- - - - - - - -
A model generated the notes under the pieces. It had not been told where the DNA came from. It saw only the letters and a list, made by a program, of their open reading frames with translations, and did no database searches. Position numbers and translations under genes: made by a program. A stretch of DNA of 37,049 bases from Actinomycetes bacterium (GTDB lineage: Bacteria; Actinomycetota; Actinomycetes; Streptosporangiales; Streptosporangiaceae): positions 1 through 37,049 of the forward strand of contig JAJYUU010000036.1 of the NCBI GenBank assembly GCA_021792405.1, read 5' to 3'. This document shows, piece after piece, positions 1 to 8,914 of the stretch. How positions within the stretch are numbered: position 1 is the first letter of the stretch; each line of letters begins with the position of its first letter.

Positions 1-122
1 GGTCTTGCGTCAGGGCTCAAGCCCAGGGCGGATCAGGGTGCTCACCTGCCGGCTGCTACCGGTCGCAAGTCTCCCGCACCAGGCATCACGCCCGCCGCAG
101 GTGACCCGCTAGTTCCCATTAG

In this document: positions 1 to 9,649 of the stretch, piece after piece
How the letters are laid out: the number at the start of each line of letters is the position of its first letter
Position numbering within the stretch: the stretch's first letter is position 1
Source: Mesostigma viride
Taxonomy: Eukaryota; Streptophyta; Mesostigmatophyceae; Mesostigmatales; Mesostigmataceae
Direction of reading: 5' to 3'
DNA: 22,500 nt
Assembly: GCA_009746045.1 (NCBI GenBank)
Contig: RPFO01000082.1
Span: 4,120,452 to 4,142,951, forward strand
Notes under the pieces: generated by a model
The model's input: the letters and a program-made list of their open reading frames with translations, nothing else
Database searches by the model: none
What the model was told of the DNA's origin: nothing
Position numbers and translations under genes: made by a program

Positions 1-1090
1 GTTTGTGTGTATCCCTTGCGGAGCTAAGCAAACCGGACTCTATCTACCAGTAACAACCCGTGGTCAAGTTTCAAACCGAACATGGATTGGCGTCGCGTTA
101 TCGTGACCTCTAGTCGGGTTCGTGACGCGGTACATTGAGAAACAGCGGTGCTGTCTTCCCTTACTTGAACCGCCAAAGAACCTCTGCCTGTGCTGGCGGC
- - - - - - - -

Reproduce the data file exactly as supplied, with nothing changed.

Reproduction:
A model generated the notes under the pieces. It had not been told where the DNA came from. It saw only the letters and a list, made by a program, of their open reading frames with translations, and did no database searches. Position numbers and translations under genes: made by a program. A stretch of DNA of 37,049 bases from Actinomycetes bacterium (GTDB lineage: Bacteria; Actinomycetota; Actinomycetes; Streptosporangiales; Streptosporangiaceae): positions 1 through 37,049 of the forward strand of contig JAJYUU010000036.1 of the NCBI GenBank assembly GCA_021792405.1, read 5' to 3'. This document shows, piece after piece, positions 1 to 8,914 of the stretch. How positions within the stretch are numbered: position 1 is the first letter of the stretch; each line of letters begins with the position of its first letter.

Positions 1-122
1 GGTCTTGCGTCAGGGCTCAAGCCCAGGGCGGATCAGGGTGCTCACCTGCCGGCTGCTACCGGTCGCAAGTCTCCCGCACCAGGCATCACGCCCGCCGCAG
101 GTGACCCGCTAGTTCCCATTAG

In this document: positions 1 to 9,649 of the stretch, piece after piece
How the letters are laid out: the number at the start of each line of letters is the position of its first letter
Position numbering within the stretch: the stretch's first letter is position 1
Source: Mesostigma viride
Taxonomy: Eukaryota; Streptophyta; Mesostigmatophyceae; Mesostigmatales; Mesostigmataceae
Direction of reading: 5' to 3'
DNA: 22,500 nt
Assembly: GCA_009746045.1 (NCBI GenBank)
Contig: RPFO01000082.1
Span: 4,120,452 to 4,142,951, forward strand
Notes under the pieces: generated by a model
The model's input: the letters and a program-made list of their open reading frames with translations, nothing else
Database searches by the model: none
What the model was told of the DNA's origin: nothing
Position numbers and translations under genes: made by a program

Positions 1-1090
1 GTTTGTGTGTATCCCTTGCGGAGCTAAGCAAACCGGACTCTATCTACCAGTAACAACCCGTGGTCAAGTTTCAAACCGAACATGGATTGGCGTCGCGTTA
101 TCGTGACCTCTAGTCGGGTTCGTGACGCGGTACATTGAGAAACAGCGGTGCTGTCTTCCCTTACTTGAACCGCCAAAGAACCTCTGCCTGTGCTGGCGGC